At the con, you mentioned that you were accessible to the Bowers fans through the online comics websites, blog, twitter, and the Action Age Comics site. Given that you and your thoughts are continually available to the fans online, what role does the convention circuit play in your job as a creator?
Bowers: For me, Cons are about meeting people and putting hard copies of my work in their hands. I guess after that, it’s just cool to get together with friends and see what else is out there, and look at what other creators are doing. I’ve been going to cons for about ten years now, and have never really made any money, so it’s certainly not about that. But I think that the community of artists and fans is pretty important, and something that seems a little cold on the internet and twitter and tumblr. Those are all great ways to get who YOU are out there, but it’s kind of one sided. I enjoy the handshakes and buying drinks (and having drinks bought for me) and finding out what people like and don’t like about my work more than I like just telling strangers what I’m doing or watching on Netflix right now.
Well, then next time we meet you can buy me a drink and I’ll tell you what I don’t like about you. If that’s what you want. Seriously, I understand what you mean about the dynamic of the conventions which is absolutely not supposed to be one sided. It seems like the collector market was built upon the hauled long boxes of the conventions that have went before. I could wax poetic about that. But I didgress.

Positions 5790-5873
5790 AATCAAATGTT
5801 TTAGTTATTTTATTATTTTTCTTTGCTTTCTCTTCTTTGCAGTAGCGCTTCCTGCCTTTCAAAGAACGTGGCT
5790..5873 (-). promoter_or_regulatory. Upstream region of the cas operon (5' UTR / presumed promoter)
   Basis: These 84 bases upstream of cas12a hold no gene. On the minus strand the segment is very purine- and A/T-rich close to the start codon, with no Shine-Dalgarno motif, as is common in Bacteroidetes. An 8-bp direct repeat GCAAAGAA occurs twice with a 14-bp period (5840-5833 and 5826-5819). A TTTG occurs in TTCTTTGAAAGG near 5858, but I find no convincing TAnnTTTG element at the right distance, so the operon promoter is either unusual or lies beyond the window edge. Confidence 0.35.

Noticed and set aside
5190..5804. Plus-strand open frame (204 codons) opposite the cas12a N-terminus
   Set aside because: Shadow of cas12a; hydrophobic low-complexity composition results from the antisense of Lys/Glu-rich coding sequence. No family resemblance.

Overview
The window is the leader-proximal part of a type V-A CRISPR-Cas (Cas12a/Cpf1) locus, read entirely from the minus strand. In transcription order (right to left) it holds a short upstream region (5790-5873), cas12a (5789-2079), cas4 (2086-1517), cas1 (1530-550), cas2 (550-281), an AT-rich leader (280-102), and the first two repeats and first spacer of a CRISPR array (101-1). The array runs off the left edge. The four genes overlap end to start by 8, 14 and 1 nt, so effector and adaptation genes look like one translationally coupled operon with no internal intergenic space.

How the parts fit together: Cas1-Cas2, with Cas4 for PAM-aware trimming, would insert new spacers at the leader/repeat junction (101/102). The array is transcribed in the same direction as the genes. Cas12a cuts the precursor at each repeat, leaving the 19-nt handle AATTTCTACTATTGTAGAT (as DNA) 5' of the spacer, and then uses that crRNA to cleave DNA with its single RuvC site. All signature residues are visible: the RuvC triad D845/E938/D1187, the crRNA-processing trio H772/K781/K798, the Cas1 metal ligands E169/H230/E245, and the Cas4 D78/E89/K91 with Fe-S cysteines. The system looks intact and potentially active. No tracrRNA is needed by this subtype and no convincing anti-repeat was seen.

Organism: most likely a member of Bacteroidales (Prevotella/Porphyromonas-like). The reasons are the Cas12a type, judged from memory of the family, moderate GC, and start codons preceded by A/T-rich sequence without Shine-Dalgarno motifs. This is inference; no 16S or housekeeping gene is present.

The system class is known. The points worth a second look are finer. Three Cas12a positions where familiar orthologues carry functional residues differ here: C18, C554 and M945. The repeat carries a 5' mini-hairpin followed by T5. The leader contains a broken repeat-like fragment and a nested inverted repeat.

How many conventions do you try to hit in a year?
Bowers:Usually five or six, but it’s looking like that number will go up in 2011.
How do the convention goers tend to react to your table?
Bowers:Favorably, I guess. No one’s knocked over our table or anything, or accused us of ruining the art form yet. Our print version of Awesome Hospital tends to do really well at shows. We’re kind of becoming known as the “Dirtbike doctor” or the “Skateboarding bulldog” guys, so it’s made an impression.
At the con, you pointed out the size difference between the print version of Awesome Hospital and Monster Plus. You mentioned that while you have a love for the standard size comic in your hand, you felt that the other size worked better for a web comic. Could you explain that distinction?
Bowers:You’re talking about the “screen” format of Awesome Hospital – being printed to be about half the size of a normal comic, and seemingly more “wide” than “tall” – and yeah… we found out we could get it done like that, and it just made sense to try and give readers as close to a one-to-one reading experience as we could. If we’d kept it standard comic size, it would have physically been handled and flipped through like a calendar instead of a comic, and we didn’t want that.